20051111, 00:05  #1 
Oct 2005
Italy
339_{10} Posts 
General formula
Is it possible that a general formula exist for all Mersenne primes ?

20051111, 00:55  #2 
∂^{2}ω=0
Sep 2002
República de California
26734_{8} Posts 
If you're talking about all that are known *and* those yet to be found, then it's exceedingly improbable. Finding a formula that yields all that are already known (say a smooth function f(x) such that f(n) gives the exponent of the (n)th Mersenne prime) is of course a (rather silly) exercise in curve fitting.

20051111, 09:43  #3 
Cranksta Rap Ayatollah
Jul 2003
641 Posts 
of course there is. M(n) where M(n) is the nth Mersenne prime. if you don't mind filtering through results, you can even write M'(n) where M'(n) = 2^n1. I guarantee you that every mersenne prime will be listed, you just have to disregard the composite mersenne numbers

20051111, 13:57  #4  
Oct 2005
Italy
3·113 Posts 
Quote:
I mean , of course, a formula f(n) where , when n varies , f(n) returns a Mersenne prime number (for all n values) 

20051111, 14:23  #5  
"Bob Silverman"
Nov 2003
North of Boston
5×1,493 Posts 
Quote:
purposes. I will give a hint how to construct such a formula. Let the n'th Mersenne prime be given as M(n) = 2^(p_n)  1 where p_n is the exponent of the n'th prime. Consider the constant: alpha = sum(i=1 to oo) of 10^(2i) p_i. This is a well defined real number. The sum clearly converges. Now, given this constant, one can compute M(n) by multiplying alpha by 10^(2n), extracting the fractional part of 10^(2n) alpha, subtracting then truncating the part of the fraction after the trailing 0's that follow p_n. One can do this with a suitable combination of floor functions and simple multiplications that I am too lazy to work out at the moment. A similar formula may be found in Hardy and Wright except it gives the n'th prime, instead of the n'th Mersenne prime. It is useless, because we have no way of computing alpha to find as yet unknown primes. But the formula does indeed *exist* because alpha exists.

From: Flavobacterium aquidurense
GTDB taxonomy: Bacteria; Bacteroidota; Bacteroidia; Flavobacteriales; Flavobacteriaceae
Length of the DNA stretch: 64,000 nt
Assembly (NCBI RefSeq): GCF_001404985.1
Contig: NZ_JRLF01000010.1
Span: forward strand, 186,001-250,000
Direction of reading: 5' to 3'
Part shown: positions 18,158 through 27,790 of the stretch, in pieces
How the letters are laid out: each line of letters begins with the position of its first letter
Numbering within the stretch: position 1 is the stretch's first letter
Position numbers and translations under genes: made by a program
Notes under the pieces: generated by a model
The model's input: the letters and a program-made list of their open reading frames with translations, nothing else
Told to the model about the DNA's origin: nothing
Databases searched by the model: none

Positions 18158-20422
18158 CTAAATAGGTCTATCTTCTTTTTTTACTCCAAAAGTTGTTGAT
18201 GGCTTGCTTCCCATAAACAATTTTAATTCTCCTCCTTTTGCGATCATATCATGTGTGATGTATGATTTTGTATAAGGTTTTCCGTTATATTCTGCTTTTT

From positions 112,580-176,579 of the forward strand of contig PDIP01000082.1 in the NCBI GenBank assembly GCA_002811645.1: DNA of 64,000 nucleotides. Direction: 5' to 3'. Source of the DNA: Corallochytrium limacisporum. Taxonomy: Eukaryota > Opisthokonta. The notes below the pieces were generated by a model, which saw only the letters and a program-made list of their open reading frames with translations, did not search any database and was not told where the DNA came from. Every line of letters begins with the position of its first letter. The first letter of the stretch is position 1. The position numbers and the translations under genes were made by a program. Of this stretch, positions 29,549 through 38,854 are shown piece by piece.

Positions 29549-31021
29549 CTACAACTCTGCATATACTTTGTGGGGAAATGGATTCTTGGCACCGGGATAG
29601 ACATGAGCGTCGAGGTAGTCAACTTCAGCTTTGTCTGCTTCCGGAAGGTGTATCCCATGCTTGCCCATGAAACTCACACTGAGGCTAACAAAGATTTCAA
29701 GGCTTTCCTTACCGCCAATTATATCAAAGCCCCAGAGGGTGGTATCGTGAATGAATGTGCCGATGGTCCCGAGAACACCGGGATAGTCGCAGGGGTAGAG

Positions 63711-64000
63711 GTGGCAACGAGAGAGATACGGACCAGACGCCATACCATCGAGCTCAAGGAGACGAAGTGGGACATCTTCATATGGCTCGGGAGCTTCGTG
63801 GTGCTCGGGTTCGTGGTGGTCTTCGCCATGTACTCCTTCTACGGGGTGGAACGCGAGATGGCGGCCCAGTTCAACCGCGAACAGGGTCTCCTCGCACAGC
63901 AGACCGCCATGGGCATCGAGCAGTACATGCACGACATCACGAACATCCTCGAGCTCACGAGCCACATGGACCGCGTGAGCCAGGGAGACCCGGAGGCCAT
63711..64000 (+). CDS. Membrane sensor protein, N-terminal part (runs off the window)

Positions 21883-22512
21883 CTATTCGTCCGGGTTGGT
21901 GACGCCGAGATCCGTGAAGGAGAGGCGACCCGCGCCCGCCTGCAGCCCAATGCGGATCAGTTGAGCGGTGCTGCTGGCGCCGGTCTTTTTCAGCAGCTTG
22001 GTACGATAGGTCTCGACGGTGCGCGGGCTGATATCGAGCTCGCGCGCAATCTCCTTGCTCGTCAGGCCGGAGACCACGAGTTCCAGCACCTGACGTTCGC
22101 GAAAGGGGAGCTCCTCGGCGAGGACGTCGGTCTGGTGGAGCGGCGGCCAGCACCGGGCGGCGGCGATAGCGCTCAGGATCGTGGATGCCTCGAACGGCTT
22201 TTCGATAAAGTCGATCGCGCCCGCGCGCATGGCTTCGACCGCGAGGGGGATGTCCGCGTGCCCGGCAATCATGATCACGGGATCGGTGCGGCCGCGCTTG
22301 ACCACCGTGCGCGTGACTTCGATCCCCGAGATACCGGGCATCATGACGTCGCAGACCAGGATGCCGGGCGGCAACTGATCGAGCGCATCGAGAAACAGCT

20051204, 17:31  #6 
Sep 2005
12_{16} Posts 
we find this
of course there is.2^F1 where F one of Fermates prime numbers(in special form) .

20051204, 18:11  #7 
"Nancy"
Aug 2002
Alexandria
2,467 Posts 
sghodeif, what exactly are you referring to, what precisely do you mean by "special form" and how do Fermat numbers enter the picture?
Alex 
20051204, 22:05  #8  
∂^{2}ω=0
Sep 2002
República de California
10110111011100_{2} Posts 
Quote:


20051204, 22:52  #9 
Jun 2003
2^{2}×397 Posts 
I think he is telling us that he needs coffee, as the icon says.
Citrix 
20051205, 08:02  #10 
"Nancy"
Aug 2002
Alexandria
100110100011_{2} Posts 
Well, lets not dismiss it without at least giving him a chance to explain himself.
Alex 
20051205, 08:13  #11 
Jun 2003
2^{2}×397 Posts 
He might be saying that
2^(2^2^x)+1)1 is always prime, for prime fermat's. So 2^31 is prime 2^51 is prime 2^171 is prime but 2^2571 is not prime? So still not sure. 
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